V10 Shudder/vibration Climbing on Cruise Control

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Kirk

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Sure, but don't you think you have better control over it with your foot?
I have found that good control requires the use of the gear shift and the brain as well as one's foot. If the transmission is hunting it is time to get out of D and find a gear to stay in. If that only means no OD, then it might even be OK in cruise, but those decisions are where the brain comes in. With any modern vehicle that has a tach it is very easy to know what is happening.
 

DonTom

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""Using cruise control while driving through hilly terrain could cause the system to force multiple transmission shifts which could lead to overheating of the transmission fluid and premature component wear," said Stephen Leroux, automotive professor at Centennial College in Toronto."

See here.

-Don- Crescent City, CA
 

Mark_K5LXP

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Some cruise controls are better than others in terms of their anticipation and anti-windup. I've had cruise in previous cars that would go between coasting and floored to maintain some very narrow range of set speed. More contemporary ones I've seen are less "rigid", allowing a small drift in speed based on some calculation of rate of change, gear and loading. For my RV at least and likely most, there's limited power for a cruise to work with to maintain a set speed without downshifting. Manually you may not notice or care dropping 5mph going up a grade but the cruise it will suck the pedal to the floor to maintain the set speed. A consequence of that is a downshift, so while it's "normal" for a tranny to do that, with cruise on the potential is there for a lot of downshifts. A transmission that's getting downshifted under the load of a grade is getting hammered, so in my view it's not "good" for it. I've used cruise on some long flat stretches but it doesn't take much of a grade to force a downshift so that's when I leave it off, and let the vehicle speed up and slow down within the torque limits of the gear I'm in. I'm not in that big a hurry.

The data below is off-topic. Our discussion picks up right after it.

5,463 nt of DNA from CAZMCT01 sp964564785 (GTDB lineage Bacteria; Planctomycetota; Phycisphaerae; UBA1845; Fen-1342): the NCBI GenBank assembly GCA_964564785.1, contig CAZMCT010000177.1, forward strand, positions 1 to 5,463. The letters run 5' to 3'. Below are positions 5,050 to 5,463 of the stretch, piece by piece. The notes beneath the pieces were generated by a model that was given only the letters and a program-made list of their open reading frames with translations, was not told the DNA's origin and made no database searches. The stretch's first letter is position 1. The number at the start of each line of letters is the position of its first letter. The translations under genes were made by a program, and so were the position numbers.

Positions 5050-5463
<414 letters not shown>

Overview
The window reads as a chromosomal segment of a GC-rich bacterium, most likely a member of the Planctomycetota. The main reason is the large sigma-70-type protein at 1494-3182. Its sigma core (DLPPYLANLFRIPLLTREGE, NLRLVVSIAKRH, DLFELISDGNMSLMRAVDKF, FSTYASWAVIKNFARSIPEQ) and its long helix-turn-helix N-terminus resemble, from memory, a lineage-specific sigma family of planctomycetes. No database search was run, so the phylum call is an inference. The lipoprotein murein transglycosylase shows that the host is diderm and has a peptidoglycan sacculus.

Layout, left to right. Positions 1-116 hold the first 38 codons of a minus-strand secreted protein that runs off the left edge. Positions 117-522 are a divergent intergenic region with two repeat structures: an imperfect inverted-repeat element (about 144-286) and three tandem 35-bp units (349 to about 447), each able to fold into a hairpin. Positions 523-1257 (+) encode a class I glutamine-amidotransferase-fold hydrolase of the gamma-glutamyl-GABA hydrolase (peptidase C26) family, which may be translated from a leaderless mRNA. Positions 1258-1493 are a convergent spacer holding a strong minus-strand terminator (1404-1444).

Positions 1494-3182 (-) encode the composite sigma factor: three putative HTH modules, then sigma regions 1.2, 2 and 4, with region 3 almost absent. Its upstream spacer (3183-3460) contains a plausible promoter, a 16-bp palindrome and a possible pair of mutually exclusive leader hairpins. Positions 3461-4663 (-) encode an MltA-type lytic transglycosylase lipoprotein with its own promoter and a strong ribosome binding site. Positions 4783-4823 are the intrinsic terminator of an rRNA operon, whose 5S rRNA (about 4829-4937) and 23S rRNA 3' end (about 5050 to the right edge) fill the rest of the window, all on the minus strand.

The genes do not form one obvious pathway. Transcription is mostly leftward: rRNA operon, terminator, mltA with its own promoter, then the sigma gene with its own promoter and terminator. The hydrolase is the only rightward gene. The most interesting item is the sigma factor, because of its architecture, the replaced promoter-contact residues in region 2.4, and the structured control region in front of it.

Mark B.
Albuquerque, NM
 

Babe2201

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""Using cruise control while driving through hilly terrain could cause the system to force multiple transmission shifts which could lead to overheating of the transmission fluid and premature component wear," said Stephen Leroux, automotive professor at Centennial College in Toronto."

See here.

-Don- Crescent City, CA
Well if what he said was true over half the auto transmission in the country would need to be replaced or rebuilt next year. When that happens I will believe him.
 

DonTom

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Well if what he said was true over half the auto transmission in the country would need to be replaced or rebuilt next year. When that happens I will believe him.
Doesn't work like that. Perhaps many trannys last less than 100K miles for that reason which would normally last 150K miles or whatever. Who would notice the difference? Just because you cannot notice the difference in how long your tranny lasts doesn't mean there is no difference.

BTW, the same goes for using OD in the hills. It can cause too much shifting.

Probably it's all okay with CVT's but I hear they never last long anyway. I have never owned a vehicle with a CVT so I cannot say one way or the other if it causes any issues, but probably not, as there is not real gear changing, just a belt moving around, IIRC.

-Don- Crescent City, CA
 

Babe2201

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Doesn't work like that. Perhaps many trannys last less than 100K miles for that reason which would normally last 150K miles or whatever. Who would notice the difference? Just because you cannot notice the difference in how long your tranny lasts doesn't mean there is no difference.

BTW, the same goes for using OD in the hills. It can cause too much shifting.